Despite the Trump administration’s absolute bias towards Israel, the history of US-Israeli relations is not without minor differences. For example, US President Dwight Eisenhower announced in 1956 his country’s anger at Israel’s seizure of the Sinai Peninsula and the Gaza Strip in a campaign with France and Britain. He threatened to suspend vital financial support to Israel unless it withdraws. The reason for the American position may be the fear of the increase in British and French influence in the Middle East region.
In 1975, the administration of US President Gerald Ford threatened to reassess relations with Israel unless Israel signed a disengagement agreement with Egypt in order to withdraw from the Sinai.
The US condemned Israel’s bombing of the Iraqi nuclear reactor in 1981, and the US supported Iraq during the first Gulf War against Iran.
In 1990, the then US Secretary of State, James Baker, said that the US was growing angry due to Israel’s stalling in the peace negotiations with the Palestinians. He also announced the White House’s phone number and said, “When you’re serious about this, call us.” In 2004, President Bush wrote a letter to then Israeli Prime Minister Ariel Sharon, in which he said “In light of new realities on the ground, including already existing major Israeli population centres, it is unrealistic to expect that the outcome of final status negotiations will be a full and complete return to the armistice lines of 1949, and all previous efforts to negotiate a two-state solution have reached the same conclusion.”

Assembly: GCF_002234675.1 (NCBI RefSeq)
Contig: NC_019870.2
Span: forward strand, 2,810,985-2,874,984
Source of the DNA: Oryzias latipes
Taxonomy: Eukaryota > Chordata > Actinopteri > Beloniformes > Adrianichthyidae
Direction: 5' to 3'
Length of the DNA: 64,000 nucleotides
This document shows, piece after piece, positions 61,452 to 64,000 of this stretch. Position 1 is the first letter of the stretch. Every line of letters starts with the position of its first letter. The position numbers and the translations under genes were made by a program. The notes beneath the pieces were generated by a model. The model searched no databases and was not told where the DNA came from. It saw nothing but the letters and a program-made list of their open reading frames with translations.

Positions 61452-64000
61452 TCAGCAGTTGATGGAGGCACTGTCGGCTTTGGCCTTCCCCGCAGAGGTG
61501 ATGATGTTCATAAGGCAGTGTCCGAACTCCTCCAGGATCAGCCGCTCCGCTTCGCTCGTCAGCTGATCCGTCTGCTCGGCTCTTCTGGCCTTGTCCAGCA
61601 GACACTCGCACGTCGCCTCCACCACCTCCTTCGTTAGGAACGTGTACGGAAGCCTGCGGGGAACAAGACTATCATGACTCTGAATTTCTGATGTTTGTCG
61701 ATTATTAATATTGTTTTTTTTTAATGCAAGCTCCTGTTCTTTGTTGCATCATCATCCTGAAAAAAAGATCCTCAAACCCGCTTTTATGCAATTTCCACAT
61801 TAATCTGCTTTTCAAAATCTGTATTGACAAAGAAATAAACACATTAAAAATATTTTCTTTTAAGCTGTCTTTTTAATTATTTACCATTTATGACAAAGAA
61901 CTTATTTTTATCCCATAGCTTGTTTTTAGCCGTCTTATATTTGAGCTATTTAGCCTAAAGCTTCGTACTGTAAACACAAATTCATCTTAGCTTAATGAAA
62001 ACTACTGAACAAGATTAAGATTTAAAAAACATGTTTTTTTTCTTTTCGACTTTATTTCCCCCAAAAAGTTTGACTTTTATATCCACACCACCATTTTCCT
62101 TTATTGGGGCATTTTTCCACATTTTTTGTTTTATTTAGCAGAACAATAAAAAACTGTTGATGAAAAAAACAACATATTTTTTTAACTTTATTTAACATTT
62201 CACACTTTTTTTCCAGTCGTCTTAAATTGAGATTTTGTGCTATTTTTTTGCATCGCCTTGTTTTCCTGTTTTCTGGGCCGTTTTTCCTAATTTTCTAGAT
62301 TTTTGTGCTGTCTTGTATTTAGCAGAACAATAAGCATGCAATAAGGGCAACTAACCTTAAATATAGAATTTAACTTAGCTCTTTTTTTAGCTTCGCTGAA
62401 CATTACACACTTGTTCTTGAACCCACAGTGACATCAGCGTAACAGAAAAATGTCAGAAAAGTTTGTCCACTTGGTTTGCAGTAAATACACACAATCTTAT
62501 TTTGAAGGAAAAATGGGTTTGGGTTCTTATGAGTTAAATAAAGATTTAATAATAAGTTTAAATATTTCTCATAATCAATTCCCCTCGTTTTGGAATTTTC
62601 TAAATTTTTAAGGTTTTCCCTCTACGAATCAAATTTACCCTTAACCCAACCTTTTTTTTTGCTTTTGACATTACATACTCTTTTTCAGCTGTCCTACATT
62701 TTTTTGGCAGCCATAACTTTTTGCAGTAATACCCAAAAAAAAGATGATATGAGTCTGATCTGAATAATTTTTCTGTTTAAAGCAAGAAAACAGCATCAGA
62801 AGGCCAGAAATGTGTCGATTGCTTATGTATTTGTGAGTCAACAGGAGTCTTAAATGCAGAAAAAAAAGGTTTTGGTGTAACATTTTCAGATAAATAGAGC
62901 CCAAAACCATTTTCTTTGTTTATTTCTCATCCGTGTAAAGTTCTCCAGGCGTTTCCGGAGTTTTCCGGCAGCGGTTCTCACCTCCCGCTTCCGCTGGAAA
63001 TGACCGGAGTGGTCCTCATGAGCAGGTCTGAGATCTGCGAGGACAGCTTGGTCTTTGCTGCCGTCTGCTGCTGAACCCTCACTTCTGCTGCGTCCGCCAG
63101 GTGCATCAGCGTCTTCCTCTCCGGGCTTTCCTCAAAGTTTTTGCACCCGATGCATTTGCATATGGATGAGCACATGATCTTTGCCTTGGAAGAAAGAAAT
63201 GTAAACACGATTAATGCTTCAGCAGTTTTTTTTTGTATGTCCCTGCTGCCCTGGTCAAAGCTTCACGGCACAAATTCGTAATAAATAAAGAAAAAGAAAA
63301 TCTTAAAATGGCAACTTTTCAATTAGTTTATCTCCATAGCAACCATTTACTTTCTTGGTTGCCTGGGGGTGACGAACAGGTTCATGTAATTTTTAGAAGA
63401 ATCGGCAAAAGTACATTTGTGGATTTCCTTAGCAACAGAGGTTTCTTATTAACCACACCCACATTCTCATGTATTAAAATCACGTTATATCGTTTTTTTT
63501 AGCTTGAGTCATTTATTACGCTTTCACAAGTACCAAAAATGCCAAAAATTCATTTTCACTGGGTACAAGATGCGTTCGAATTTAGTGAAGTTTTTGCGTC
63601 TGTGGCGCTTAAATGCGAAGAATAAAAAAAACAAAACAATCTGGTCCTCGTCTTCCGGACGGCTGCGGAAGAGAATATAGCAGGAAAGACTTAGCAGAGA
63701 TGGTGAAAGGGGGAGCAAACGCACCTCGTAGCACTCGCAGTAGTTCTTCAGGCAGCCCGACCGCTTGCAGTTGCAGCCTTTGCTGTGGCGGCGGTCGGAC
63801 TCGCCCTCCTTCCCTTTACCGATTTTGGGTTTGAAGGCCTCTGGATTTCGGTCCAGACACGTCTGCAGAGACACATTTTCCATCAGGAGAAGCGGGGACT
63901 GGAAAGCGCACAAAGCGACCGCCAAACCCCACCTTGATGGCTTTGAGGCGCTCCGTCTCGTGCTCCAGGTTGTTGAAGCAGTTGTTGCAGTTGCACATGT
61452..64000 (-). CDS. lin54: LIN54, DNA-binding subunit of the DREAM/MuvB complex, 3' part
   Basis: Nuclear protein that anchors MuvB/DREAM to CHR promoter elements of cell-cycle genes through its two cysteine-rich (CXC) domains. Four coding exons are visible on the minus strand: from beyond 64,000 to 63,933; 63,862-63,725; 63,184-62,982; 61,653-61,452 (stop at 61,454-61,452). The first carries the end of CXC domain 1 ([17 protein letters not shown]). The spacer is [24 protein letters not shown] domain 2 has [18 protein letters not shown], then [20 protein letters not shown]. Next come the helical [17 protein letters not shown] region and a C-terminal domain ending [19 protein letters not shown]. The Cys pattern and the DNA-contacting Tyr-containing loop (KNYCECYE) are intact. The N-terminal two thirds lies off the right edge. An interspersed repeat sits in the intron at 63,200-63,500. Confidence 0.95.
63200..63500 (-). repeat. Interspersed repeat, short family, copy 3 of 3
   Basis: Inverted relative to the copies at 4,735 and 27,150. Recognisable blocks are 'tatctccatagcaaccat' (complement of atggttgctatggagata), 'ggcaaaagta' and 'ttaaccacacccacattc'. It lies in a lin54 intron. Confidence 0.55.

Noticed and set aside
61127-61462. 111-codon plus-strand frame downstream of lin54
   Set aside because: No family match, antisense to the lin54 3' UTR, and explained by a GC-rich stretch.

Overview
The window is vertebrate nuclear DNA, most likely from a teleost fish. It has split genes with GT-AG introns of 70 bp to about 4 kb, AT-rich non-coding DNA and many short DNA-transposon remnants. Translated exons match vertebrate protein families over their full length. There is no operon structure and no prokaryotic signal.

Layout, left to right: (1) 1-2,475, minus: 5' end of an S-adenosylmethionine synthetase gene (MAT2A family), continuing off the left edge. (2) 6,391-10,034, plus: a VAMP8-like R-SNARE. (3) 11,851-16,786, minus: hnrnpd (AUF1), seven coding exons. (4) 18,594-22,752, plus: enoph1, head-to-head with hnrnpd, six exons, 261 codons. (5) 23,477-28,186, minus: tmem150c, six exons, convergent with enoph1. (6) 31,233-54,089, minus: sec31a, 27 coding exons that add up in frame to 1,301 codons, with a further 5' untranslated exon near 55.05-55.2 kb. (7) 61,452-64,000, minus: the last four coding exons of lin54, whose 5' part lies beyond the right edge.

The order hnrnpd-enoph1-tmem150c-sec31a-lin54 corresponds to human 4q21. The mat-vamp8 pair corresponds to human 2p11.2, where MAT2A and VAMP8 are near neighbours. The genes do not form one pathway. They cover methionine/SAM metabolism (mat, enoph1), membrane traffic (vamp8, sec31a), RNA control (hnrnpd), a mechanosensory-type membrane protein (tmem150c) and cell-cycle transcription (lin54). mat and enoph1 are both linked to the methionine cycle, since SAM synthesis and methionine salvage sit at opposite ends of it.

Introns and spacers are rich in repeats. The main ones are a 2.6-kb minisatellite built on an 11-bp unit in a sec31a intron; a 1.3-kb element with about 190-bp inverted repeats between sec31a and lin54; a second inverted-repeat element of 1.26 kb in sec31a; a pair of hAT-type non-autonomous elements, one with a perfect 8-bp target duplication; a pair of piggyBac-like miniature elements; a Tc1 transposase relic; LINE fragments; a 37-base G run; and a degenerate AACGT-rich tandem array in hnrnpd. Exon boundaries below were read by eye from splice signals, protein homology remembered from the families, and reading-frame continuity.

Those observing US-Israeli relations would notice that President Obama’s two presidential terms witnessed a crisis reflecting the state of mistrust between President Obama and Prime Minister Netanyahu due to their disagreement over the Israeli settlements and Iranian nuclear file. Meanwhile, the Trump administration was more responsive to the Israeli positions and approaches, as evidenced by increasing American pressure on the Palestinians, which culminated in moving the American embassy to Jerusalem and stopping aid to UNRWA during 2018.
Partners in violence
It is worth noting that despite the emergence of some differences in the framework of US-Israeli relations, they did not affect the essence of these strategic relations, as Israel played and plays an important role in the framework of US interests in the Middle East region. This has been confirmed by the American and Israeli media alike.
The successive American administrations since 1948 have responded to the strategy based on developing the alliance with Israel as a fundamental need in the heart of the Arab region. Accordingly, the US strengthened and established its relations with Israel in various political, economic, cultural and diplomatic fields, and this was evident in the American support for Israel in the corridors of the UN. It has used its veto power against any attempt to issue a resolution condemning Israel’s aggressive and arbitrary practices against the defenceless Palestinian people.